Statistics and some success stories
Recently I gave a talk at Toronto’s Sunnybrook Hospital on The State of Innovation in the Canadian Medical Device Industry. It’s a big topic and I approached it from two main angles. I evaluated the current crop of medtech startups relative to the previous ones, and I looked at patenting trends in the industry. They were both illustrative and cause for optimism.
First it needs to be stated that it’s not a large industry. Out of $463B in total 2012 exports from Canada (Statscan) only $1.8B (0.4%) was medical devices. The three largest categories are reagents ($396M), furniture ($138M), and Instruments and appliances ($125M). By comparison the US market is about $110B and the world market is about $260B. US companies exported $44B in 2012 which is 24X more without even taking the exchange rate into account. (All US figures from commerce.gov in USD) In proportion to our population we’re way behind the US. So despite having a highly educated workforce and entrepreneurial culture we haven’t had a great deal of success in medical devices yet.
Next, let’s address whether the medical device industry generates a return for investors.
To answer the question, I looked at Gary Bantle’s BDC Capital research on Medtech exits. Gary is based out of Calgary. He did a study on the returns from MedTech companies in North America that had exited for at least $250M, (or were at that value two years after IPO). He looked at three categories: Exit before going public, after going public, or go public and stay public? On average, there was between 3.0X and 4.6X return on capital on those companies. And it took roughly a 10 year timeframe to get there.
His conclusion was “if you can get to scale you exit well”, however that doesn’t happen so much in Canada. Steve Arless of CryoCath was one of those exits at $380M. And Alexi Marko is CEO of Neovasc, which is currently valued at $500M. They are a couple of great stories we can all be inspired by. It is a desirable thing to get to scale and we should be picking opportunities that can get to scale.
It’s a complicated task to take on medical device commercialization. Not only do you have to get the technology right, you have to understand reimbursement, intellectual property, the regulatory landscape, build a quality management system infrastructure, and then compete in the business landscape. In a number of cases it doesn’t work out.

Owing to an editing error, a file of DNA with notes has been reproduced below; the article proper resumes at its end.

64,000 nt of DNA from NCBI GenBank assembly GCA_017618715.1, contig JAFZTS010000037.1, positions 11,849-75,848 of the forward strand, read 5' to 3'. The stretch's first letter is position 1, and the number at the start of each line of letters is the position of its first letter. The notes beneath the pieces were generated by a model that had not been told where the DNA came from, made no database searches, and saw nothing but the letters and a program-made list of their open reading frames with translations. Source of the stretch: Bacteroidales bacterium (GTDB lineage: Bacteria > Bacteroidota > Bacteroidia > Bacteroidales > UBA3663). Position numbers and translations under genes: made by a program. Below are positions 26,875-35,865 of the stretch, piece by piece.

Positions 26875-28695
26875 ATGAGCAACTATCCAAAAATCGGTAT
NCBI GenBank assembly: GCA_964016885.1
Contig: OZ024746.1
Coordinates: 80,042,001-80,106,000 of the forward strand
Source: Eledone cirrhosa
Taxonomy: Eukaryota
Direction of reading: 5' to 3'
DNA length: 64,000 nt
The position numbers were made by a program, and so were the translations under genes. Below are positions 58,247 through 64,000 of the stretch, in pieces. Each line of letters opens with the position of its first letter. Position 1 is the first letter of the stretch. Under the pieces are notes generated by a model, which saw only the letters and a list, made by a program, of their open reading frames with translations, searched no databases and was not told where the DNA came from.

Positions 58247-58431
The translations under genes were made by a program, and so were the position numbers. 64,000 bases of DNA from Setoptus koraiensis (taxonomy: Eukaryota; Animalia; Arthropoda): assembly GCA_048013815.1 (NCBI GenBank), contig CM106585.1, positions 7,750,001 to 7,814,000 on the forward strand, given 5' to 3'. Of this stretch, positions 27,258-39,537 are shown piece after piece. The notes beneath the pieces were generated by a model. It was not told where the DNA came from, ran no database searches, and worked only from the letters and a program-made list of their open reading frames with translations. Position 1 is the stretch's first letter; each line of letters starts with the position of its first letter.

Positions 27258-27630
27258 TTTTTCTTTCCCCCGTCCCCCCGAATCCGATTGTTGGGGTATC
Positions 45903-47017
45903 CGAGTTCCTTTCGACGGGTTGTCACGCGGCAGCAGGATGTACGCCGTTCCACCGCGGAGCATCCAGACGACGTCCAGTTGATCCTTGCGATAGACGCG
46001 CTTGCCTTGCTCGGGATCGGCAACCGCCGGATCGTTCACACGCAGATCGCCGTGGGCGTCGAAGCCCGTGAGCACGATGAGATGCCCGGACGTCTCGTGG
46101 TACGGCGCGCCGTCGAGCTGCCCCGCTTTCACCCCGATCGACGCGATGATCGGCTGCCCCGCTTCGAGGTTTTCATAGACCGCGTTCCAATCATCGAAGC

Some of the other stories that have happened in Canada in the tens of millions range include Sentinelle Medical (now Hologic), i-STAT (now Abbott), Ultrasonix (now Analogic), Titan Medical, ALI (now McKesson), Xltek (now Natus), MitroFlow (now Sorin), and VisualSonics (now Fujifilm). Note the predominance of exits. Fortunately many of those companies have retained a local presence. Angiotech and QLT were the titans of Vancouver medtech for a while. Their stars have faded somewhat but in the process they trained a generation of people.
Novadaq is now worth over $1B. I think it’s a success story that Novadaq is staying in Canada, staying public and building a big R&D center in Vancouver. It’s important that some of our Canadian successes actually stick and stay independent.
The link between big corporations and medtech entrepreneurs
There are good reasons for optimism that Canada’s medtech industry can grow large and stay independent. Some exciting stories are on the way. Kardium just finished raising money at pre-revenue valuation of hundreds of millions. That is pretty wild for a Canadian pre-revenue medtech company. And they are not alone. Neovasc is currently valued at $500M based on their Tiara mitral valve prosthesis. Perimeter is doing breast biopsy margin assessments and doing well. Profound Medical went public the day of my talk, raising $28M.
What’s interesting about these cases? Firstly, there aren’t hundreds of them. There are dozens at the most. Where did they come from? How do people learn to become medical device entrepreneurs?